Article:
If you spend any time on TikTok, you've probably heard about "proffee" or "protein coffee"—a trending drink that combines black coffee with a protein shake. There's no strict recipe for proffee—most people use black coffee or espresso, their favorite premade protein shake, and ice. Some prefer to swap the premade protein shake with protein powder, and some add sweeteners or syrups for flavor.
Many people are drawn to proffee because they like they idea of getting in some protein bright and early. But do we really need protein in our coffee when we're likely, or should we say hopefully, eating breakfast around the same time? To find out, we reached out to registered dietitians Jamie Hickey and Ruby Ali, MS, RDN, to get their thoughts on this growing trend. To find out everything you need to know about proffee, keep reading.
Meet the Expert
Do We Need Protein in Our Coffee?
If you're eating a balanced diet and consuming enough protein throughout the day, there's no need to add protein to your coffee as well. That said, if you're using a protein powder that's nutritious (for example, it's not loaded with excess sugar and other additives), there's not necessarily anything wrong with proffee, either.
Ali points out that the potential benefits of proffee depend on how you make the drink. You'll want to consider factors like the type of protein shake or powder you use, whether you add sweeteners, and what type of coffee you use. Lifestyle factors also matter, like whether you eat breakfast everyday or are using your proffee in place of a meal.
"For those who cannot get enough calories or protein or skip their meals entirely, then proffee is a great addition to help you increase your intake and meet your protein needs," she says. For others, mixing a protein shake into coffee may help cut back on added sugar, she adds. The idea here, she points out, is that some may cut back on adding sugar or sweeteners to their morning coffee if they like how the coffee tastes when mixed with a protein shake alone.
Is Proffee Nutritious?
Whether your daily proffee is nutritious is highly dependent on what ingredients go into it, and these ingredients can vary greatly from one person's proffee to the next. Think about it this way: If the protein shake you use in your proffee contains a large amount of added sugar, you may end up consuming more sugar than intended each day, without realizing it. Or the protein shake might contain unexpected additives.
But if you're using a protein shake you feel good about (if you're unsure, you can always ask a registered dietitian for their recommendations), then you're probably okay. Hickey says one benefit of proffee is that by using a nutritious protein powder, you can add beneficial vitamins and minerals to your diet, while also increasing your energy levels.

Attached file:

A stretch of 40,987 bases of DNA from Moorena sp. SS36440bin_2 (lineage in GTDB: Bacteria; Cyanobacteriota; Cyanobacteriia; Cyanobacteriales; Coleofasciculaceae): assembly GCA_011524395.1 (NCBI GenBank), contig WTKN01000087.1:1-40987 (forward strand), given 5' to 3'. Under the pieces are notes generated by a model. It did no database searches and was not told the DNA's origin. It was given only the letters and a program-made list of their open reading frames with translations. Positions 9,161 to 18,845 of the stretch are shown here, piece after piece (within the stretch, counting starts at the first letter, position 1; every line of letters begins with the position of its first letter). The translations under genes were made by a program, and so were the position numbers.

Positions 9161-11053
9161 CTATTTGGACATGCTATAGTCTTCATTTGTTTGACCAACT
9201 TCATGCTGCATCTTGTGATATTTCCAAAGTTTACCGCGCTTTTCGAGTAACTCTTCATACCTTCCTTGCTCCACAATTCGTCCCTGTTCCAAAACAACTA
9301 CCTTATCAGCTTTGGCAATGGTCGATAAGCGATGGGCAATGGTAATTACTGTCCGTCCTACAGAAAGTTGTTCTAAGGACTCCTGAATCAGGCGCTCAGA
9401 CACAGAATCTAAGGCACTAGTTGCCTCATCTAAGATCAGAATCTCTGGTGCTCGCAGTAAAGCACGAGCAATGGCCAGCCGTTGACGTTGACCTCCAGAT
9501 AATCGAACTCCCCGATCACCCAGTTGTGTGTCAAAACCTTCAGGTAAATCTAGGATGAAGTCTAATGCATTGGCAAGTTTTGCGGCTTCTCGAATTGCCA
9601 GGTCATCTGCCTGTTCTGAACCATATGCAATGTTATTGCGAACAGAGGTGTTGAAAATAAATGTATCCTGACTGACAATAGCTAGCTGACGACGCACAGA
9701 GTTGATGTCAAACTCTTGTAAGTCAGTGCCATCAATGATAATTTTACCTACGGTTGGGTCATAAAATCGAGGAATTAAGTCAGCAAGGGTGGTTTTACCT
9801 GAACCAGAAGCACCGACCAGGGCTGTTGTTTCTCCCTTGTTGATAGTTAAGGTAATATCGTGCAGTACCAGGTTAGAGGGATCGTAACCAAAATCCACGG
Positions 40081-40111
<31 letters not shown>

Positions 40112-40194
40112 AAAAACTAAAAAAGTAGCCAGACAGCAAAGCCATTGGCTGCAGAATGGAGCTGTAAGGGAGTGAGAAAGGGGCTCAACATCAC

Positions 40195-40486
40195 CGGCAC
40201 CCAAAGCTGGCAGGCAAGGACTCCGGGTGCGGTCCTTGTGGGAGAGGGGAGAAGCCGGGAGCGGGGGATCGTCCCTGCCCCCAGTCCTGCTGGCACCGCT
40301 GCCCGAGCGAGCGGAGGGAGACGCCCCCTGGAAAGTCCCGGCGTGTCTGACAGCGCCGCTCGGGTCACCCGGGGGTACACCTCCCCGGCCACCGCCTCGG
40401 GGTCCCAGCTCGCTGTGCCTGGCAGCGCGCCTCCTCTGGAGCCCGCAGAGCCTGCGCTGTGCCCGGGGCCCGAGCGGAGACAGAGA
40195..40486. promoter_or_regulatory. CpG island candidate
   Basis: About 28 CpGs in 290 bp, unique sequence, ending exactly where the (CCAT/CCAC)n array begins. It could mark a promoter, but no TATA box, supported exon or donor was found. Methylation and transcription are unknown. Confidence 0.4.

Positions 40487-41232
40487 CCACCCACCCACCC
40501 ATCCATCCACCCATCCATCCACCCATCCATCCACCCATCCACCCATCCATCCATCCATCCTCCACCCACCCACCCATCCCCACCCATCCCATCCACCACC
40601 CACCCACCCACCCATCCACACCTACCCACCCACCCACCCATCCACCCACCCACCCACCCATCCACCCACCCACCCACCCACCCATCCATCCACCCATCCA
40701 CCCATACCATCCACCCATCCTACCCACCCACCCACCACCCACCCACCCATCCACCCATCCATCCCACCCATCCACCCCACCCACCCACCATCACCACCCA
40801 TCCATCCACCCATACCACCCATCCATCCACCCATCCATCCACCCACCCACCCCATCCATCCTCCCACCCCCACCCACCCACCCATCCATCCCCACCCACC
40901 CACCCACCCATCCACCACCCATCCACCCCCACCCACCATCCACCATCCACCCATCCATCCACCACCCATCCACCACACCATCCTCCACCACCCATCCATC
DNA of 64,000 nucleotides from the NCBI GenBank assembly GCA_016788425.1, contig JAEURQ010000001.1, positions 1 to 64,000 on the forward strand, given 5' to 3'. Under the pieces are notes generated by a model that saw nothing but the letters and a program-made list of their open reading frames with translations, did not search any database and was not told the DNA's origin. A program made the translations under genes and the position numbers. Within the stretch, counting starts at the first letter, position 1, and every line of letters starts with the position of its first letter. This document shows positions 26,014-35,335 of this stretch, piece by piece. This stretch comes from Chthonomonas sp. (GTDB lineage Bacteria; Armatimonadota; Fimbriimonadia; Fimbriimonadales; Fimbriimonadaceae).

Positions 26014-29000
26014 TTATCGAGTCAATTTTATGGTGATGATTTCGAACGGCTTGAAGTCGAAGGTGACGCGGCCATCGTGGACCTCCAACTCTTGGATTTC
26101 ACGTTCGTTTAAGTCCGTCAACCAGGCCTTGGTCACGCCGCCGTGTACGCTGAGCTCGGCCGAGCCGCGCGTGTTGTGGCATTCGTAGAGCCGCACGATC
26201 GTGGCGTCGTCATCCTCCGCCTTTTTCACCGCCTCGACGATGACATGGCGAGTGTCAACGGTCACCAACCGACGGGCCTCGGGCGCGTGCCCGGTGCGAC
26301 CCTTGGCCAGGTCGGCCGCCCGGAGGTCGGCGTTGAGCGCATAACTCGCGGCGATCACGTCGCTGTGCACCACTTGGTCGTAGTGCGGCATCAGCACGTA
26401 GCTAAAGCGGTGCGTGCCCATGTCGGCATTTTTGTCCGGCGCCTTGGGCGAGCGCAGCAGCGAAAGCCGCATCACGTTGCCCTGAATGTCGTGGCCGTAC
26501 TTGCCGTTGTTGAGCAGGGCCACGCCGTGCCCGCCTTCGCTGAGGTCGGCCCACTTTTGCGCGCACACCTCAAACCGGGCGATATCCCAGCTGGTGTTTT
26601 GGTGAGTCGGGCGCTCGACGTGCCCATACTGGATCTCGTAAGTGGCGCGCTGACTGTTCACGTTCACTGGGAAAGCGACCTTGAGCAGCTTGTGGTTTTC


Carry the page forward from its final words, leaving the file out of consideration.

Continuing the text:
While the drink might contain an added boost of protein that keeps you going in the morning, most people definitely don't need proffee everyday. "There isn’t anything in proffee that you shouldn’t already be receiving in a well-balanced diet consisting of whole foods, fruits, and vegetables," Hickey says.
What Are the Benefits of Drinking Proffee?
For some, proffee might offer a solid dose of fuel before a workout. "Because caffeine stimulates the central nervous system, it is an excellent physiological pick-me-up and it may also have a positive effect on physical performance," Hickey says. For people who are physically active, consuming caffeine and amino acids—which is what protein is—can improve high-intensity exercise performance.
Nutritionally, proffee can be a smart choice in certain scenarios. If you are already eating a nutritionally sound breakfast, there is no need to add proffee, Ali says. But if you often skip breakfast, proffee can help ignite your metabolism and fuel and nourish your body. "It will provide nutrients and protein that you would have otherwise skipped altogether," she says.
Are There Any Drawbacks to Proffee?
Depending on what ingredients you use, proffee can be high in calories, fat, and sugar. Hickey makes proffee by adding two scoops of his organic protein powder of choice to an eight-ounce glass of black coffee. But "some people add sugar, syrups, creamers, and artificial flavors, and the calories and fats add up quickly when you do this," Hickey says. "This is not healthy, and at this point is more like a blended candy bar."
Another reason to be mindful of your proffee consumption is that caffeine can interfere with the absorption of specific vitamins and minerals, such as calcium, magnesium, iron, and B vitamins.
Meanwhile, depending on the time of day you're drinking proffee, the drink's caffeine content can potentially interfere with your circadian rhythm and cause sleep disturbances, Ali says. So don't sip too close to bedtime. If it's a time of day when you wouldn't typically have coffee, you shouldn't reach for proffee either.
You should also take a look at your daily protein intake and see if you really need to be adding protein to your morning coffee. Most people get plenty of protein throughout the day without touching proffee. "If your diet is already adequate on protein intake, proffee can add excess protein to your diet," Ali says.
The Final Takeaway
Proffee can fit into a nutritious diet, but it really depends on how you make it. It's important to be mindful of the ingredients you're using and know that you might be consuming more sugar, fats, and calories than intended. And if you're reaching for proffee for protein alone, that's probably not necessary as long as you maintain a balanced diet that's high in whole, unprocessed foods.
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